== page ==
3 DMC hospitals submit correction plans to CMS after sterilization, infection control-focused inspection

CMS conducted an unannounced inspection at three Detroit Medical Center hospitals in January following reports of trouble in DMC's central sterile processing department, and the federal inspectors found Children's Hospital of Michigan was out of compliance with federal regulations and cited two others — Harper University Hospital and Detroit Receiving Hospital — for deficiencies.

During inspections on Jan. 30 and 31, investigators said Children's Hospital of Michigan was "not in compliance with federal certification requirements." There, inspectors found disorganized and dirty surgical equipment — for instance, during one observed observation, a staff member found discoloration on an instrument in the OR — and failure to follow proper personal protective equipment protocol, among other deficiencies.

The other two hospitals were found to be "in substantial compliance" with federal certification requirements, but deficiencies included failure to follow personal protective equipment protocol, insufficient surgical instrumentation during busy times, failure to maintain a sanitary environment in an operating room and failure to adequately sterilize surgical instruments in two of 20 random observations of sterilized instrument packs.

CMS accepted all three plans of correction submitted by the hospitals, according to DMC. Children's Hospital of Michigan needs to pass another surprise inspection by May 23 or it could lose its Medicare contract, according to The Detroit News.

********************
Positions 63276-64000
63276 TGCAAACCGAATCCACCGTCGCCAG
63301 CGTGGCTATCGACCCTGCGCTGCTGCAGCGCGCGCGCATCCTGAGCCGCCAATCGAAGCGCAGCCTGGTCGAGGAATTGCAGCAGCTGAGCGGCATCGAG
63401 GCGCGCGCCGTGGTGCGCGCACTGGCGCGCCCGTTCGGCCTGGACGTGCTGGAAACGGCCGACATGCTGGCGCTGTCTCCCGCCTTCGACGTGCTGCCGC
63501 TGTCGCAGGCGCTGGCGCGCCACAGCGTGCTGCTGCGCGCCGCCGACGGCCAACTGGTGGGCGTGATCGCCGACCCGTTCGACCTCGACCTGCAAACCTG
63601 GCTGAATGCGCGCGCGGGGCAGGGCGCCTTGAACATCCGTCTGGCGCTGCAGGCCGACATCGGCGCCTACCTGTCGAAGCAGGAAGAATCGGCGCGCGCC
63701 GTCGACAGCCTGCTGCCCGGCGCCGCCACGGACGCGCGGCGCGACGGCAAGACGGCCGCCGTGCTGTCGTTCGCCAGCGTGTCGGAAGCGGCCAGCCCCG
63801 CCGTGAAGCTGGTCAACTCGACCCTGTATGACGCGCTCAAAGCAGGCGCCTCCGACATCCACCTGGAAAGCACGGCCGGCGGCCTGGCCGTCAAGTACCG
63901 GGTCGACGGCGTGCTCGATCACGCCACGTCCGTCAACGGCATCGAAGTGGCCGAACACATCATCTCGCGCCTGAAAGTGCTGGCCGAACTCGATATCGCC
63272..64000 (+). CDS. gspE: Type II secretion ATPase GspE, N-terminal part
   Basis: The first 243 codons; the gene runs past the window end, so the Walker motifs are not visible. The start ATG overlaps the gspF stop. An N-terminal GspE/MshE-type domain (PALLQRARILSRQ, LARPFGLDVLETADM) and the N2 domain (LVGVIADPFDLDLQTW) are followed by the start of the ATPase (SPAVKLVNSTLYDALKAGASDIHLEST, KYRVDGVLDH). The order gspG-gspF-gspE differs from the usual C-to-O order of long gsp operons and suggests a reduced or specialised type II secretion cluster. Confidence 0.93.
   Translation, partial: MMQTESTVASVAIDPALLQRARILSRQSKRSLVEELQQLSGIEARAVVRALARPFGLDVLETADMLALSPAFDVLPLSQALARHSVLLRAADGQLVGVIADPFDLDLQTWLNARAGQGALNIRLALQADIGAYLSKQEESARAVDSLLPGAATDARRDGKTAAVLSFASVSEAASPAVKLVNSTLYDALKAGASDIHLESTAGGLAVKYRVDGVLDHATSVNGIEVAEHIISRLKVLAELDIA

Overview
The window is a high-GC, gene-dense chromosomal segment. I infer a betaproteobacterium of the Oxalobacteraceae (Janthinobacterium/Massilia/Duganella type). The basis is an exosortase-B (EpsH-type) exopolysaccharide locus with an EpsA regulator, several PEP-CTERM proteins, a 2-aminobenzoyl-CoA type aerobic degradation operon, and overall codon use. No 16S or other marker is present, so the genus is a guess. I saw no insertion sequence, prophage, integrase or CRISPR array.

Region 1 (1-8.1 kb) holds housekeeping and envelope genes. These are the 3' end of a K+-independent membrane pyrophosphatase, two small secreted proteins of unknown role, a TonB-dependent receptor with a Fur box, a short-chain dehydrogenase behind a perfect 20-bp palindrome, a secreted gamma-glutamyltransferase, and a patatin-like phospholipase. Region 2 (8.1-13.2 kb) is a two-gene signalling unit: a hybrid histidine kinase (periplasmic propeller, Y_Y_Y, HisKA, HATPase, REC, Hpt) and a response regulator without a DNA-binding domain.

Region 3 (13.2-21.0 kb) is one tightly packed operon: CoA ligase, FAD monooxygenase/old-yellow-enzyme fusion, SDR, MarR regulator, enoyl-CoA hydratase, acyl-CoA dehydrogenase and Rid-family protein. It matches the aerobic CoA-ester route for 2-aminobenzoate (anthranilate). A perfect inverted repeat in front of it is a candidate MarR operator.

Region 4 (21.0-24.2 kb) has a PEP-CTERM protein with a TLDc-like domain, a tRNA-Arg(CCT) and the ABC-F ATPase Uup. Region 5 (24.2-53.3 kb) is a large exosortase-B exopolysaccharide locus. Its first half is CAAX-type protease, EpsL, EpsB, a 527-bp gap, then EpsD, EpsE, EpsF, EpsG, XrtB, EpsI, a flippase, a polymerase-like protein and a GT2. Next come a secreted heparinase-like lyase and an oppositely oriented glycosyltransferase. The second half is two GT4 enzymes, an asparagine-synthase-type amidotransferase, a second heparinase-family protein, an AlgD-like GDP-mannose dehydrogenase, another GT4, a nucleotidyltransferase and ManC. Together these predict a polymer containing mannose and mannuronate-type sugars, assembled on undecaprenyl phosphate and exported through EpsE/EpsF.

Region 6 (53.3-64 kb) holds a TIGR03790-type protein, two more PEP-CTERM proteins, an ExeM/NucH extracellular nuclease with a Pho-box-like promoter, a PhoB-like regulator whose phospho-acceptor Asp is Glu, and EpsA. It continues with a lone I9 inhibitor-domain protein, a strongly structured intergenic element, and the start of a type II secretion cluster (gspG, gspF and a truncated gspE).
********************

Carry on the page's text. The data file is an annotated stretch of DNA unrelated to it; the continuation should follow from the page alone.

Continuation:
"As part of the process, CMS will conduct a follow-up survey to ensure DMC is in compliance with the Medicare Conditions of Participation for hospitals. We will continue to work collaboratively with CMS until all matters are resolved," according to a DMC statement.

The corrective actions plans involve reorganizing DMC's central sterile processing department, implementing an instrument assessment and inventory process and investing in new instruments and equipment, as well as continuing enhanced staff training and education.

This was the second time CMS has inspected DMC's central sterile process in six months — the federal agency dropped by for a surprise inspection in August after The Detroit News published an investigation detailing years of problems with the medical center's sterilization unit. The state also conducted its own investigation.

DMC had to issue a corrective plan then, as well, and passed a surprise inspection in November. However, CMS launched the most recent inspection after reports surfaced that a dirty surgical instrument was delivered to a DMC operating room just one day after the state wrapped up its investigation into the unit.

"While recent findings have shown areas for additional improvement in our CSP department, I have seen a consistent effort on the part of our DMC team members to ensure that our surgical services continue to be safely delivered with the highest quality of care," said Joseph Lelli, MD, Children's Hospital of Michigan's surgeon-in-chief, said in a March statement. "I'm encouraged by the changes made thus far and look forward to being a part of the positive efforts moving forward to create a world-class CSP department."

Copies of all three hospitals' plans of correction are available for download here, via DMC.

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